Giacomo Puccini


contemporary opera 16

In Brief

Opera in three acts, in Italian, with Hungarian, English, and Italian subtitles

Performance length: , with 2 intermissions.
After watching David Belasco's play The Girl of the Golden West on his 1907 visit to New York, Puccini resolved to set this somewhat unusual love story of the Wild West to music on the opera stage. The dramatic material proved to be a good choice, with an effectively moving plot that takes viewers to the denouement with a sure hand. The character of Minnie is also a highly suitable addition to Puccini's ranks of heroines: driven by love and passion, she thus has no fear of risking even her own life. 
The piece is staged at the Opera House in a production directed by Vasily Barkhatov, who is regularly engaged to work all over Russia and Europe.


Act 1

The gold miners gather in the Polka after a long day. Nick is taking care of business until Minnie arrives, who all the men are in love with. Jack Rance, the sheriff, is also here, then Agent Ashby arrives, who is looking for the bandit, Ramerrez. An argument breaks out between Rance and one of the gold miners: both of them are sure that Minnie will be their wife. The object of their desire arrives just in time to settle things. She gives the men a lesson from the Bible.

Ashby receives a message from an unknown Spanish woman who promises to lead him to the hiding spot of the bandit. Another customer arrives at the saloon: Dick Johnson from Sacramento. Minnie tells them that she knows him, so the gold miners welcome him friendlily. One member of Ramerrez’s gang is caught, so we find out what the others do not: Johnson himself is actually the head of the gang, and his original goal was to raid the gold miners. When Minnie and Johnson are left alone, the woman reveals that she is still waiting for her first true love. Johnson reassures her that as long as he is around, neither Minnie, nor the gold are in danger. The woman invites the man for dinner to her house, and he accepts.

Act 2

Wowkle, the Indian woman is nursing her child in Minnie’s lonely mountain cabin. Minnie enters and starts to get ready: she is expecting Johnson for dinner. After his arrival, they are left alone and confess their love for each other passionately. Johnson, struggling with his conscience, is about to leave, when three gunshots can be heard, so the man hides in the house. The sheriff arrives with three gold miners to let Minnie know: Johnson is no other than Ramerrez, the hunted bandit. The woman tells them to leave, then he chases Johnson away too, who is asserting his love. As the man walks out the door, a shot is fired, and Johnson/Ramerrez stumbles through the door, injured. Minnie hides her lover, but when the sheriff comes back, the blood drops give away the presence of the bandit. Johnson surrenders, but Minnie suggests that they decide the fate of the man over a poker game. If the sheriff defeats her, she will give herself to him; if he loses, Johnson goes free. The woman in love cheats and wins the game. Rance keeps his word and leaves.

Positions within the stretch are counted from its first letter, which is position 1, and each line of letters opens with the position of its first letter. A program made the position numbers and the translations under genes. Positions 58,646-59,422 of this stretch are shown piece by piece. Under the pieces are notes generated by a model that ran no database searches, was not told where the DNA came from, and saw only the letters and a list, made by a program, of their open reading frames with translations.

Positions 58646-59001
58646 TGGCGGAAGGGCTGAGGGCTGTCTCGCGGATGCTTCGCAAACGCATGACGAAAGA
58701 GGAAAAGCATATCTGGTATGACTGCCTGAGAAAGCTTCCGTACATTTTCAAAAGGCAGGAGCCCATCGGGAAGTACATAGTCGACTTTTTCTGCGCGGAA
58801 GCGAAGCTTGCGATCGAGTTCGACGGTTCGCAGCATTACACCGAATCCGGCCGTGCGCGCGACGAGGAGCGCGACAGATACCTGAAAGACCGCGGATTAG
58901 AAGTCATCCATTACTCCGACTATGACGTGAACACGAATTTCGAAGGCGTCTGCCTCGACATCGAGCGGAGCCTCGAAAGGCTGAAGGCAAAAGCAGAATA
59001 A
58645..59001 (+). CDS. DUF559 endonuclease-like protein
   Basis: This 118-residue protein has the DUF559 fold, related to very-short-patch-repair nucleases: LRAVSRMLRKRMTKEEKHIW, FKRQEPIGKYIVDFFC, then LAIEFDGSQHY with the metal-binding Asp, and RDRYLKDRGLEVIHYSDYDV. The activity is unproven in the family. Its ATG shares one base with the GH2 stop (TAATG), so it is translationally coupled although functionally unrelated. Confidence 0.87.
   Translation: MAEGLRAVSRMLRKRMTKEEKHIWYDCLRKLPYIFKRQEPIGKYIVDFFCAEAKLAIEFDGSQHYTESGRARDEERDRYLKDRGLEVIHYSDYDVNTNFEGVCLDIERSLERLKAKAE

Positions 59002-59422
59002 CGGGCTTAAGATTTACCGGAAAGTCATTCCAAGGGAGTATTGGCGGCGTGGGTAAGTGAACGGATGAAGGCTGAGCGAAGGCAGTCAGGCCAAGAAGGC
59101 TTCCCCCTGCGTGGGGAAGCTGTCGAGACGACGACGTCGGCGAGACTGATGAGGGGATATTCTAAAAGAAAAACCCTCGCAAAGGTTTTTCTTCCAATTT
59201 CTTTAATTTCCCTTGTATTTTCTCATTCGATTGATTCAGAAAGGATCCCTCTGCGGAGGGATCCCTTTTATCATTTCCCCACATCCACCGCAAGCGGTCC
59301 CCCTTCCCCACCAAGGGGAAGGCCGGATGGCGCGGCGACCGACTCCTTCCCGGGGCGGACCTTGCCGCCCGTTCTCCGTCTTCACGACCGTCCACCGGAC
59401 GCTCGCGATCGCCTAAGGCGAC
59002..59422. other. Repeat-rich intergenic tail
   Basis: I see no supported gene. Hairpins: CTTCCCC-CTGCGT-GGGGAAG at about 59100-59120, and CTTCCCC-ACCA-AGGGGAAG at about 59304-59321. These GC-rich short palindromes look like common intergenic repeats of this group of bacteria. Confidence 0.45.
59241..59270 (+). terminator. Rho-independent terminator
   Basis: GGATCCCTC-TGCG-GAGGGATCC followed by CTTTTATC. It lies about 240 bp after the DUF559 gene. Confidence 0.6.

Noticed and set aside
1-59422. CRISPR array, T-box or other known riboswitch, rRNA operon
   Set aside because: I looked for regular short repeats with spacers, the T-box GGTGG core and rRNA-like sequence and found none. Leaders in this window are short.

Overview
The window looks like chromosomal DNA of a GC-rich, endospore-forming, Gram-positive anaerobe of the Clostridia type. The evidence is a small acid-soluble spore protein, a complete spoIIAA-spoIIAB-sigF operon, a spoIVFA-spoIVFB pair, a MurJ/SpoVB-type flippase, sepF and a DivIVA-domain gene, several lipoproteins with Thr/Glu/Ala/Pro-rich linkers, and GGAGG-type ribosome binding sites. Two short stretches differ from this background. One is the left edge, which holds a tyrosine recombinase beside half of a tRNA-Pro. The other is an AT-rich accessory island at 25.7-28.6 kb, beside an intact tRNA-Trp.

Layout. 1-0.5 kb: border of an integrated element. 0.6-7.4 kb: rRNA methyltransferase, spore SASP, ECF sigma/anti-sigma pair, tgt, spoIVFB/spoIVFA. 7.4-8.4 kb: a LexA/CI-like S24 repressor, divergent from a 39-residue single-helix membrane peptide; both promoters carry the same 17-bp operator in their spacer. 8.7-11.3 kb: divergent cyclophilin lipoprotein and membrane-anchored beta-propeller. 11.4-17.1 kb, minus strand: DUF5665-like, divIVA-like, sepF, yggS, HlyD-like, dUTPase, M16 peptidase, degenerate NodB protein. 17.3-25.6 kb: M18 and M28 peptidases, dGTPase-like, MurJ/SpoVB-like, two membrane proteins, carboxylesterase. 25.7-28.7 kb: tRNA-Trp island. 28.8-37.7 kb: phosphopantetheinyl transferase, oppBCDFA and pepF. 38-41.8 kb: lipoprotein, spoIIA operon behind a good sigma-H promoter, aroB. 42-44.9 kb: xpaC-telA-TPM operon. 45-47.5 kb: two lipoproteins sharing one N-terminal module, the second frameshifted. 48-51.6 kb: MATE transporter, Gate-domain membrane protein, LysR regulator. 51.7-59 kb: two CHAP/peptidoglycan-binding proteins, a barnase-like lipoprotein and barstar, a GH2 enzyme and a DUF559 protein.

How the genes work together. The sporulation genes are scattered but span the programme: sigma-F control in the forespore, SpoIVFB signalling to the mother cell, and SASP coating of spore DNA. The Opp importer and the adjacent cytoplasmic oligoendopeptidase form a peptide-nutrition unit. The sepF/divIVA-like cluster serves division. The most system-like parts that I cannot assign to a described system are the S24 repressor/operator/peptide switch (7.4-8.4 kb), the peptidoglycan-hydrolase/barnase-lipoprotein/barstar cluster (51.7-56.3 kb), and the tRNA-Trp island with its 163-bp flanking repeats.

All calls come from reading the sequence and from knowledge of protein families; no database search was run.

Act 3

Rance, Nick, and Ashby are waiting for the group of gold miners, to find out if they managed to catch Ramerrez. The group arrives, and it turns out that they tracked down the bandit, and they continue chasing him with Ashby. Soon, they bring the captive with them, handcuffed, to hang him. All he asks them is not to tell Minnie how his life ends. She should believe that he is living far away and free. Rance frantically urges the execution, but the gold miners hesitate. Minnie arrives in time to help her lover: she threatens that she will first shoot the robber, then herself if they don’t let them free. She reminds the men of all the good things they have her to thank for. The men are moved and have mercy on Johnson, who leaves the Sierra with Minnie to start a decent new life together.


“I’ve always felt that what kills this work is having paunchy Caruso-type Western characters with big moustaches and revolvers at their sides being forced to sing, ‘Hello, hello, buona sera, ragazzi.’ (…) This time, however, there is no need to believe this. And what remains is the regular opera set-up: the soprano and tenor are in love with each other, but then along comes the baritone.”

Miklós Fáy, Élet és Irodalom